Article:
Bill: Just think, if I’d met you in the ’50s, you could have written the words to more of my tunes (or the other way around).
Very true- but I am just thankful that our paths eventually crossed thanks to our mutual friend Ralph Jr… Bill
you can bet on that, and getting more vibrant by the day! Should you ever find yourself touring through Owen Sound on a Saturday morning, by all means do cruise by the Market and sit in for a set with us! 🙂
Recently I found an old acetate from 1936 which had a band called Bill McKeag and his Orchestra on it, recorded by Truetone Recordings 22 Grenville Street, Toronto. Now I know Truetone was owned by Ralph T. Snelgrove but there is no mention of this band anywhere, and after consulting several discographers, nobody seems to know who Bill McKeag was. I am hoping you might be able to assist in this matter.
It is great to hear from you.
I remember Bill McKeag from the 30s. There were pick up bands in those days. I remember playing with him in a pavilion in Longbranch and at Ramona Gardens on St. Clair Avenue. I think he was a trumpet player, but I’m not 100% positive. After those gigs, I never saw him again. Sorry I don’t have any more information for you.
As you probably know, the building at 22 Grenville later became the CBC Playhouse Studio. We did the Canadian Cavalcade with Lorne Greene from that studio.
Keep in touch.
Very inspiring, thank you.
A question for you. I belong to the Canadian Antique Phonograph Society and our first meeting is on Sunday, September 15th between 1 p.m and 5 p.m. Would you be interested in being our guest speaker and giving us a presentation about the bands of the 1930’s and 1940’s that you were associated with in Toronto and Ontario in general? If so please leave me a comment on my blog the 78rpmrecordspins.wordpress.com .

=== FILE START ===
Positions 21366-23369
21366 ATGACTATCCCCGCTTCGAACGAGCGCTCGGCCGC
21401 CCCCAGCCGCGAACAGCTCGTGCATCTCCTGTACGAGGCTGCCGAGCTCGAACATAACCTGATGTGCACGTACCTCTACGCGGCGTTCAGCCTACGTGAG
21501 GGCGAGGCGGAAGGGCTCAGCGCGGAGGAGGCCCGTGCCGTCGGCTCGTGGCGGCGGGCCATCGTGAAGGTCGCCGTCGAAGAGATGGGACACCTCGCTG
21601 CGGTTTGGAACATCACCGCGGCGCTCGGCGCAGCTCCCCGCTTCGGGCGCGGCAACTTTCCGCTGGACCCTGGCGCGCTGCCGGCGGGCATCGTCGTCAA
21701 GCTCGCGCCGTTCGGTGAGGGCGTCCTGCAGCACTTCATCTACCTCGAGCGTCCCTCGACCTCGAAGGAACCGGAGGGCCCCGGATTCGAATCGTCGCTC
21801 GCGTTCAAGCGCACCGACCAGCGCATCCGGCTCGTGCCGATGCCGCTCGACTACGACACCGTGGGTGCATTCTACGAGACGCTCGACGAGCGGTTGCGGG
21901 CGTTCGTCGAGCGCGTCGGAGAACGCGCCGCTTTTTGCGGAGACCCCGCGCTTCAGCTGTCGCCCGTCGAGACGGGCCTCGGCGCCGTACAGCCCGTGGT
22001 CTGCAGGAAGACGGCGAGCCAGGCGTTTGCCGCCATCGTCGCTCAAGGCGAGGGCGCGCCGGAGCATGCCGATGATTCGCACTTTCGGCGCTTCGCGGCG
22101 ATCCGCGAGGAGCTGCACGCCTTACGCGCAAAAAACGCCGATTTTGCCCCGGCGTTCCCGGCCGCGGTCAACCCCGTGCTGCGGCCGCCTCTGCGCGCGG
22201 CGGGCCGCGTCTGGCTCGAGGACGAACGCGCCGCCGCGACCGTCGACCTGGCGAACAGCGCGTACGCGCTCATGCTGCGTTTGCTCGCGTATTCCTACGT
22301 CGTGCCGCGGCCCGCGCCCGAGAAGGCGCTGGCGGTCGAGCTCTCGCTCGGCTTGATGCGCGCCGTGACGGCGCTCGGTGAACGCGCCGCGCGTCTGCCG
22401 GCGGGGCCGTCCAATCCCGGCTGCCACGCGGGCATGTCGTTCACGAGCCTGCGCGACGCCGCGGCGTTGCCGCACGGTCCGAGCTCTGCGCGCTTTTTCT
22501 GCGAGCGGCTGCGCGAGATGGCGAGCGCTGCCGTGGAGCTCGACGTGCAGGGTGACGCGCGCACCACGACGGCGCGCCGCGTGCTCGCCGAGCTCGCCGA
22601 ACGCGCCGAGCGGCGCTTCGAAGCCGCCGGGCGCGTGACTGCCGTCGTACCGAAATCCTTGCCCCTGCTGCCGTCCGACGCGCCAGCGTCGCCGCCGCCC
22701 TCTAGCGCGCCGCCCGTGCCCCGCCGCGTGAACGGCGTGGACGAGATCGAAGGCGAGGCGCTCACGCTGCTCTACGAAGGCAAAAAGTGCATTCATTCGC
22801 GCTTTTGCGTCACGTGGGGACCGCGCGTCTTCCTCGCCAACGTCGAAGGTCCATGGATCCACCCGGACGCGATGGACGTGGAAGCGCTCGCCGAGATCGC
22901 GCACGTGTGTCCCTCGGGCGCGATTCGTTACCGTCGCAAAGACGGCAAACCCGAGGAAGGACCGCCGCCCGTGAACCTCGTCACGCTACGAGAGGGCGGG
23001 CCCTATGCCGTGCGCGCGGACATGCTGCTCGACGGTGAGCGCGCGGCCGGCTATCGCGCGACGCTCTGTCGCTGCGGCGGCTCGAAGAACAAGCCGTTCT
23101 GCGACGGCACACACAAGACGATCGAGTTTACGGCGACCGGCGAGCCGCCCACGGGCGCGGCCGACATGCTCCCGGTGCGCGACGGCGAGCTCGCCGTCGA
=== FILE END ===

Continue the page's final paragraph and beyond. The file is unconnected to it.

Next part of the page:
Mr. David Lennick is our program director, and would like to contact you directly. Is there an e-mail address where he can reach you, Howard?
I saw your response to me afterwards, Howard. I will send this on to David, who will be in touch.
Thank you so much!
Ken: I sent a message directly to your email. H
Hello Mr. Cable,
I’m the Western University Wind Ensemble Director, and I’m currently writing a score analysis of Ontario Pictures for the Canadian Winds. The WE will also be recording this work for our second CD.
I would love to chat with you about this piece.
It would be great to hear your personal reflections about the work.
Are you open to this conversation?
The article is due in a couple weeks.
So, it would be prudent to chat sooner rather than later.
Hi Colleen: I would be happy to talk with you about my personal reflections on Ontario Pictures. I’ll message you with my contact information.
Hi Howard, I was listening to CBC and heard some of your music, beautiful as always. It reminded me of our days at the Royal York. Great memories. Have a great Concert experience in Halifax. Good for you, stay young in this electronic World! God Bless. Maureen Shaughnessy Kitts
Hi Maureen: So great to hear from you! As I recall after the Royal York, you went on to bigger things. Hope you are keeping well.